Home' Australian Pharmacist : Australian Pharmacist December2016 Contents Australian Pharmacist December 2016 I ©Pharmaceutical Society of Australia Ltd.
Dispense and POS
Minfos and Willach have launched a
'seamless and comprehensive' dispense
and POS integration for the CONSIS
robot with a pilot site operating
successfully since October and further
rollout plans in progress with other
Willach Managing Director John Koot
said the integration stemmed from a
strong working relationship between
Minfos and Willach and would help
improve stock management and
efficiency for our mutual customers.
Andrew Hall, EBOS General Manager
Pharmacy Technology said: 'many of
our pharmacies can benefit from the
improved efficiency and integrated
ordering offered by the Minfos/
Denise L Hope, BPharm, MMedRes, GradCertHigherEd;
Lecturer, School of Pharmacy, Griffith University,
Steven T Dickfos, BSc (Oceanography),
BPharmaceutSci, MPharm; Flight Lieutenant, Royal
Australian Air Force (RAAF), Canberra, Australia.
Michelle A King, BPharm, PhD (Med); Senior Lecturer,
Menzies Health Institute Queensland and School of
Pharmacy, Griffith University, Queensland, Australia.
*Corresponding author: firstname.lastname@example.org
Who holds the keys
BY DENISE L HOPE, STEVEN DICKFOS & MICHELLE KING
Access to controlled drug safe keys and/or combinations varies across
jurisdictions. Medicines regulations of the ACT1(s533(3)(d)) and NSW2(s76(3))
require a pharmacist to keep safe combinations confidential and have
'personal custody' of the key or store the key in another safe.
Tasmania also requires personal
custody of the key or that it is not
readily accessible to other persons,3(s25)
while WA clarifies that key custody
must be 'immediate and personal'.4(s56C)
Queensland regulations do not
specifically address custody of keys,
requiring pharmacists to ensure only
authorised persons access Schedule
8s.5(s119(2)(b)) Regulations in the NT6(s31) and
SA7(s27(d)) identify Codes of Practice;8(s1.1(2)),
9(s4.1.1) subordinate documents that
mandate pharmacists' personal custody
of safe keys. The NT Code of Practice
is the only document to address
handover of keys to another health
practitioner.8(s1.1(5)) Victorian primary
legislation does not mention keys,
despite it stating that storage facilities for
S8s 'remain locked and secured to prevent
access by an unauthorised person'.10
(s36(c)) Ancillary guidelines in Victoria state
that keys to the S8 safe are not to be left
on premises overnight unless stored in
another safe.11(s 4.5.1) These guidelines are
the only documents in any jurisdiction that
address the keys and control of access to
1. Australian Capital Territory Government. Medicines, Poisons
and Therapeutic Goods Regulation 2008. 2016 at: www.
Accessed 26 Oct 2016.
2. New South Wales Government. Poisons and Therapeutic
Goods Regulation 2008. 2016 at: www.legislation.nsw.gov.
au/#/view/regulation/2008/392/full. Accessed 26 Oct 2016.
3. Tasmanian Government. Poisons Regulations 2008. 2016 at:
webauthverid=. Accessed 26 Oct 2016.
4. Government of Western Australia. Poisons Regulations 1965.
mrtitle_1920_homepage.html. Accessed 26 Oct 2016.
5. Queensland Parliamentary Council. Health (Drugs and Poisons)
Regulation 1996 2016 at: https://www.legislation.qld.gov.au/
legisltn/current/H/HealDrAPOR96.pdf. Accessed 26 Oct 2016.
6. Northern Territory of Australia. Medicines, Poisons and
Therapeutic Goods Regulations 2014. 2015;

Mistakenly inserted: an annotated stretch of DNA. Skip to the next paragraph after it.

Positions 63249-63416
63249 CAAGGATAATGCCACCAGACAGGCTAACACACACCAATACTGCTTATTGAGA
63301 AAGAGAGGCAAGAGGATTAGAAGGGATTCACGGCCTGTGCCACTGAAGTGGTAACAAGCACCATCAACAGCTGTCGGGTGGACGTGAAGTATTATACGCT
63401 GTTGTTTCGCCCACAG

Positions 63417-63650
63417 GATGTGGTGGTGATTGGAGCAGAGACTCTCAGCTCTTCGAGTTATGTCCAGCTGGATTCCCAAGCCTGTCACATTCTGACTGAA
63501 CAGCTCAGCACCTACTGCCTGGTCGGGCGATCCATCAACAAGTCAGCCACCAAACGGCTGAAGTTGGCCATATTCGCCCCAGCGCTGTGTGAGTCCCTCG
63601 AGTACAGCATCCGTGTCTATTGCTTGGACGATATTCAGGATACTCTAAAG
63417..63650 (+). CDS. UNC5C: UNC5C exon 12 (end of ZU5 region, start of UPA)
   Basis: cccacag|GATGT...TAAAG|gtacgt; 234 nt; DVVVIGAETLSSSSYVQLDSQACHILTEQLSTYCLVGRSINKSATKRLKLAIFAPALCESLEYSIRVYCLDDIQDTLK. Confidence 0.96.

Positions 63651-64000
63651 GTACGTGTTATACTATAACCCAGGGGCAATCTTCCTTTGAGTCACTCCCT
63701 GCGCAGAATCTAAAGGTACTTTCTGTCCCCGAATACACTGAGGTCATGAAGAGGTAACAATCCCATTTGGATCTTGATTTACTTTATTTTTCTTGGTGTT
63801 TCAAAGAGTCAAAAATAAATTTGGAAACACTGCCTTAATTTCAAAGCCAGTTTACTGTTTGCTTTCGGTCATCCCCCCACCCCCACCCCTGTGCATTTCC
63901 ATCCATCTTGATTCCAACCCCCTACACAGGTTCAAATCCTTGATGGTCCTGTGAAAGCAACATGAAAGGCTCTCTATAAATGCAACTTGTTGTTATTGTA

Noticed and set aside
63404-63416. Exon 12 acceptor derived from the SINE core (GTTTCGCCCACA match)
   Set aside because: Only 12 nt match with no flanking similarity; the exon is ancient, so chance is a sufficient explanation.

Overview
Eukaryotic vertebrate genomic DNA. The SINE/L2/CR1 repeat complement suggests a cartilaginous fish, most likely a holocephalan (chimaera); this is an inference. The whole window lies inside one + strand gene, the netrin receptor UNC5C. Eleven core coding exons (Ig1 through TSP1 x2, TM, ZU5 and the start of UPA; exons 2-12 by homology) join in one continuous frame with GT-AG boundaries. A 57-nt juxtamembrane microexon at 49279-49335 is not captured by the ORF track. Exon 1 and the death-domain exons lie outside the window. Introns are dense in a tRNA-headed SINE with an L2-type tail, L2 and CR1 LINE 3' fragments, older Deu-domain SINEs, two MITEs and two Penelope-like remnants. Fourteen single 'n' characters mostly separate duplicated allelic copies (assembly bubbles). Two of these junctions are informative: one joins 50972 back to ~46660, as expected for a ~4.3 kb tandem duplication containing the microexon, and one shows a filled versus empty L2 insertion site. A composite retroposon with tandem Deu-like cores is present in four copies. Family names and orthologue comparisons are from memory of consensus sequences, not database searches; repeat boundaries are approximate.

369257ee0000964db?OpenDocument. Accessed 26
7. Government of South Australia. Controlled Substances
(Poisons) Regulations 2011. 2016; http://www.legislation.
Regulations%202011.aspx. Accessed 26 October 2016.
8. Northern Territory Government Department of Health. Code
of Practice Schedule 8 Substances Volume 2 -Storage and
Transport. 2014; http://health.nt.gov.au/Environmental_
Practitioners/index.aspx. Accessed 26 October 2016.
9. Government of South Australia Department of Health and
Ageing. Code of Practice for the Storage and Transport of
Drugs of Dependence. 2012; http://www.sahealth.sa.gov.au/
9c2649804ddcb87b901efe6d722e1562. Accessed 26
10. Victorian Government. Drugs, Poisons and Controlled
Substances Regulations 2006 No. 18. 2016; http://www.
57sra018%20authorised.pdf. Accessed 26 October 2016.
11. Victorian Pharmacy Authority. Victorian Pharmacy Authority
Guidelines. 2016; http://www.pharmacy.vic.gov.au/cms_
2016.pdf. Accessed 26 October 2016.
The Minfos and CONSIS robot
integration helps deliver more accuracy
and efficiency in the dispensing process
and benefits pharmacies by giving them
extra control in dispensing and help
reduce double handling.
The integration includes:
• Live stock on hand (SOH) updates
from Minfos and the CONSIS robot.
• Both systems can be used to report on
stock outages or SOH variances.
• Orders loaded into the CONSIS robot
are automatically marked off in
Minfos, meaning products no longer
need to be scanned twice.
The integration is being progressively
released to Minfos/CONSIS pharmacies.
Blackmores wins export award
NSW Premier Mike Baird has named
Blackmores as the 2016 NSW Exporter of
'Exporters are critical to the state's
economic prospects and I congratulate the
incredible growth of Blackmores. It's great
to see a company that originated on the
Northern Beaches achieve growth on a
global scale,' Mr Baird said.
He congratulated the NSW export award
winners for their entrepreneurship and
the role they played in supporting the
state's economy. The 2016 Premier's NSW
Export Awards were hosted by the Export
Council of Australia and showcased the
state's top exporters across 22 categories.
Mr Baird said NSW exported $63 billion
worth of goods and services a year and
the state's export led-growth made it the
engine room of the Australian economy.
Links Archive Australian Pharmacist November 2016 Australian Pharmacist January 2017 Navigation Previous Page Next Page